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State officers to be added to national memorial

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Associated Press

The names of 13 law enforcement officers killed in Oklahoma, including a Texas lawman shot dead near Lexington before statehood, will be added to a national memorial in Washington, D.C.

The lawmen, who died between 1879 and 1937, will be honored during a candlelight vigil next month at the National Law Enforcement Officer's Memorial.

Kevin Morison, a spokesman for the memorial, says the addition of the names is the result of tireless work by volunteers across the country who research each case and present it for consideration to a national panel.

Dennis Lippe, the director of Oklahoma's state memorial, says the 13 officers with Oklahoma ties also will be honored during a state ceremony in Oklahoma City on May 9th.

The 13 fallen officers being added are:

Haileyville Police Officer Richard D. Bell shot in the face and killed as he entered a house on a disturbance call October 6, 1909.

Wister City Marshal Robert T. Blassingame was shot as he approached two men on the Wister railway platform on June 17, 1928. Marshal Blassingame was able to return fire and killed one of the men as the other escaped. Marshal Blassingame died from his wound to the stomach three weeks later on July 3rd in a Fort Smith, AR hospital.

Captain Charles W. Bowman of the Muskogee Police Department died just after midnight the morning of June 6, 1927, from a severed artery a few minutes after he was shot in the leg by his own gun as he approached two men sleeping in a car in a closed filling station with his gun drawn. One of the drunken men kicked Captain Bowman's hand causing his gun to discharge striking him in the leg.

Lampasas County (Texas) Deputy Sheriff George M. Doolittle was shot and killed January 8, 1879, near Lexington, Indian Territory (OK) as he attempted to arrest 29 year old Buford Cox for a murder that occurred in Texas. Deputy Doolittle is believed to be buried in an unmarked grave near Lexington.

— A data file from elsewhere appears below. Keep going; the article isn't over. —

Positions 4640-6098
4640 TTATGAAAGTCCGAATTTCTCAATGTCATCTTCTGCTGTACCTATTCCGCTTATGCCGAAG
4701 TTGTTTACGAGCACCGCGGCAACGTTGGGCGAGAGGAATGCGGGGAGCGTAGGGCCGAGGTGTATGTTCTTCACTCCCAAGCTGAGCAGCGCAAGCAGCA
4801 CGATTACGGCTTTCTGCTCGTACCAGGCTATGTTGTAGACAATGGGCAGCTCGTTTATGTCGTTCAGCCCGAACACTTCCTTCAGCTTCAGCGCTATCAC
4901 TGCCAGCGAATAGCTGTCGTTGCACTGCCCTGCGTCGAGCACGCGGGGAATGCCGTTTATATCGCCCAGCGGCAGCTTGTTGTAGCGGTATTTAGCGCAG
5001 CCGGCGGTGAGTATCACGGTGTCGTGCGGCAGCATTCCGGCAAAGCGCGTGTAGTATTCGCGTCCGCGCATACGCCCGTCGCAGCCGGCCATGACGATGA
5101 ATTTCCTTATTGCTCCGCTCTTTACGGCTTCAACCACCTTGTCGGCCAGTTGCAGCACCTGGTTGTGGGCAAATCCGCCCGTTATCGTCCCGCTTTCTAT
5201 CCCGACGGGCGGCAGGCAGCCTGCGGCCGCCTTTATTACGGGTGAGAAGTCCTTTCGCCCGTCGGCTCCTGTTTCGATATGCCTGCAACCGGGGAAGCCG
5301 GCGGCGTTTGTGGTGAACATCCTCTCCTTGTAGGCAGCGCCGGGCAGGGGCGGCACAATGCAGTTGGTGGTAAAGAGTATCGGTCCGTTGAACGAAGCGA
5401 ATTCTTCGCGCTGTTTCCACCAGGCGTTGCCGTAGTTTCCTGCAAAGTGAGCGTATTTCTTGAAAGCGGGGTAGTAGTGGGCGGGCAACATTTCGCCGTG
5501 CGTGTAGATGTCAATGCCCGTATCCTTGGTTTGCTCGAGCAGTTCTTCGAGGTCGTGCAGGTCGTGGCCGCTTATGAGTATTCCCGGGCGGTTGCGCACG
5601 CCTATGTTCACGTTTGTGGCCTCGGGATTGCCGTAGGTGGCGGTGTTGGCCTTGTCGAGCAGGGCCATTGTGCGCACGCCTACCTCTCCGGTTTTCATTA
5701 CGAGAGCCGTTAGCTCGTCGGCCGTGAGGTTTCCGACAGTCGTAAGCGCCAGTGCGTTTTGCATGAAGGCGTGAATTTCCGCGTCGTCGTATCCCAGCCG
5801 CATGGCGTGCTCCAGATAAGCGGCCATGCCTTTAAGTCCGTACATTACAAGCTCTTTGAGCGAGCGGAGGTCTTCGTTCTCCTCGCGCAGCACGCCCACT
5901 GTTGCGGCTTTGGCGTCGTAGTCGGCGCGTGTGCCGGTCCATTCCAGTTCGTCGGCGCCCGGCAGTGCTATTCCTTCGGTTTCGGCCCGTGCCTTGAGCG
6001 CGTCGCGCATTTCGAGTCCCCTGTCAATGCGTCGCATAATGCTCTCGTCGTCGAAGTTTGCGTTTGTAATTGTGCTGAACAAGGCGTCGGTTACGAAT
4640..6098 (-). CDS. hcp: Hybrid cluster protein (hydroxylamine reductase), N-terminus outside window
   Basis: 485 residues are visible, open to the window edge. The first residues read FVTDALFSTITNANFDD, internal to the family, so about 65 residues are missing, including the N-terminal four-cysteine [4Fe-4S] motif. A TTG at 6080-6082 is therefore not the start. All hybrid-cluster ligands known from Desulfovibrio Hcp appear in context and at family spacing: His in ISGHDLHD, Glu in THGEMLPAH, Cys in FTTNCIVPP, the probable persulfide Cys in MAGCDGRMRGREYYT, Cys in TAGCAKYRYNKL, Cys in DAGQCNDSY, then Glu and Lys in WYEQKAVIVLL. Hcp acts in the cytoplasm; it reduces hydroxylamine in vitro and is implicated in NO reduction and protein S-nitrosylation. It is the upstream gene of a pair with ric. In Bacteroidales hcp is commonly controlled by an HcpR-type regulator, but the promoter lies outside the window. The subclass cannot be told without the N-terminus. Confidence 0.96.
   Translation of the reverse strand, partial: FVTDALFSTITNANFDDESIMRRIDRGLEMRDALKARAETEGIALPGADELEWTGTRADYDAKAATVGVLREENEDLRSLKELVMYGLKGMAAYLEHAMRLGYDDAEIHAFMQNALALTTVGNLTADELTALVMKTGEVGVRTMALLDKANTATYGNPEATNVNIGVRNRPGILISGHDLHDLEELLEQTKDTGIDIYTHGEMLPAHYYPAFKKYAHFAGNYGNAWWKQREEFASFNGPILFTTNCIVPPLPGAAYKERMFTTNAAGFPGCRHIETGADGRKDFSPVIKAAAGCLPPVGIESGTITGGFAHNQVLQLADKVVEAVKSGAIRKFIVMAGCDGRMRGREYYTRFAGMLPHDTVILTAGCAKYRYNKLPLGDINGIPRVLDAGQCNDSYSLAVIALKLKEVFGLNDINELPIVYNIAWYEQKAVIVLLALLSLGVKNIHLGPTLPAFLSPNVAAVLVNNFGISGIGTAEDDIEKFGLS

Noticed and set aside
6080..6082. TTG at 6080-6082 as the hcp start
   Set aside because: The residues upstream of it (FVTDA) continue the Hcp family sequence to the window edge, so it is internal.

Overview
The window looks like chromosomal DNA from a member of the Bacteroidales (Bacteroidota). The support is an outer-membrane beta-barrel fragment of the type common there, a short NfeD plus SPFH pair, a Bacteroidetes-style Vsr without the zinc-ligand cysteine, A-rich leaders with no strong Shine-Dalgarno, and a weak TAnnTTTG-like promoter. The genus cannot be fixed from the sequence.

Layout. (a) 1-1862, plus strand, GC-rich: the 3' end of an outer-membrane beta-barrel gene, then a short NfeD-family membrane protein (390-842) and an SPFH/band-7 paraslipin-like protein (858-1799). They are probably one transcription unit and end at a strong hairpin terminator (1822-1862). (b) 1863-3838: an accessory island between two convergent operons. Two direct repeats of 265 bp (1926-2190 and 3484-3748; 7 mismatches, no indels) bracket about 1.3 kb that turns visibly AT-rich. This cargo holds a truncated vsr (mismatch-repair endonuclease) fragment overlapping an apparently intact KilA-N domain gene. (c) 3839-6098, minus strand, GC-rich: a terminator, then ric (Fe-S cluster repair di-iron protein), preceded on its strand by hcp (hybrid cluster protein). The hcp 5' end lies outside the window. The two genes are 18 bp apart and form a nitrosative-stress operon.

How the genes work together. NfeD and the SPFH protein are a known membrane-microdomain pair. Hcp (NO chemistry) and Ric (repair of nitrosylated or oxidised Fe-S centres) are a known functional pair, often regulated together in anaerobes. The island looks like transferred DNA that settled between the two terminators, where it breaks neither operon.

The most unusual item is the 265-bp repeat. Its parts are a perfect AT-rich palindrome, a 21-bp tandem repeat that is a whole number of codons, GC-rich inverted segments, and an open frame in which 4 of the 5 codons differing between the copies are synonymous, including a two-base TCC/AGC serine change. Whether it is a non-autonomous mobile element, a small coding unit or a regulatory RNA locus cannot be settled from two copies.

Oklahoma County Deputy Sheriff Levi A. Ezzell died Monday evening August 24, 1914, after he was shot in the abdomen by his own .45 caliber pistol. Deputy Ezzell was taking 17 year old Warren Mankin to jail for stealing bicycles when Mankin broke loose and started running east down an alley south of Main Street west of Hudson. Deputy Ezzell drew his gun and threw it at the escaping youth. When the gun stuck the pavement it discharged striking Ezzell. Deputy Ezzell made a statement before he died of how he was shot, clearing Mankin.

Jefferson County Deputy Sheriff Louis M. Harvill and Grayson Township Constable William A. Hood were both shot as they walked between two parked cars about 10 P.M. the evening of Saturday, January 28, 1928. Deputy Harvill died within the hour. Constable Hood died five days later on February 2, 1928.

Muskogee Police Officer Leslie Jennings was issuing a traffic ticket the late evening of July 14, 1924, when he was struck by another car and knocked twenty feet striking his head on the pavement. Officer Jennings died early the next morning on July 15th.

Braggs Constable Wicks and Deputy Constable George Johnson Kirk trailed three train robbers and caught up to them on June 18, 1909. When the Constables attempted to arrest the men a fight ensued and Deputy Constable Kirk was shot in the head and killed.

Love County Sheriff Sam H. Randolph was in a Thackerville store about 6 P.M. May 25, 1934, campaigning for re-election when Constable John Smith approached him complaining that he was not given proper credit for arresting a murder suspect earlier. During the heated argument Sheriff Randolph slapped Constable Smith. Smith drew his gun and shot Sheriff Randolph in the heart killing him instantly.

Ada Police Officers Hughey L. Rogers and Luther Prince were advised of an armed man names Weems being in an Ada hotel about 5 P.M. the evening of November 4, 1926. When the officers confronted Weems he pulled a gun. Officer Rogers and Weems fought during which both were shot several times. Officer Rogers died instantly. Weems died a few hours later.

Byars Police Officer Elijah C. Smith came upon a business burglary in progress while making his nightly rounds about 2:30 A.M. June 27, 1937. The burglar(s) shot the 68 year old officer in the left side with a shot gun killing him.

Creek County Deputy Sheriff Thomas E. Tyus had gone to a home in Bristow to serve court papers the evening of July 19, 1911. When no one was home he went to a neighbor's porch to wait. He apparently fell asleep on the porch. Later about 2:15 A.M. when the neighbor woman saw someone asleep on her porch she slipped out a back door and got the city's Night Watchman W. A. Ryder. When Ryder attempted to awaken Deputy Tyus a fight broke out and Ryder shot and killed the deputy. Neither officer recognized the other as an officer in the dark.

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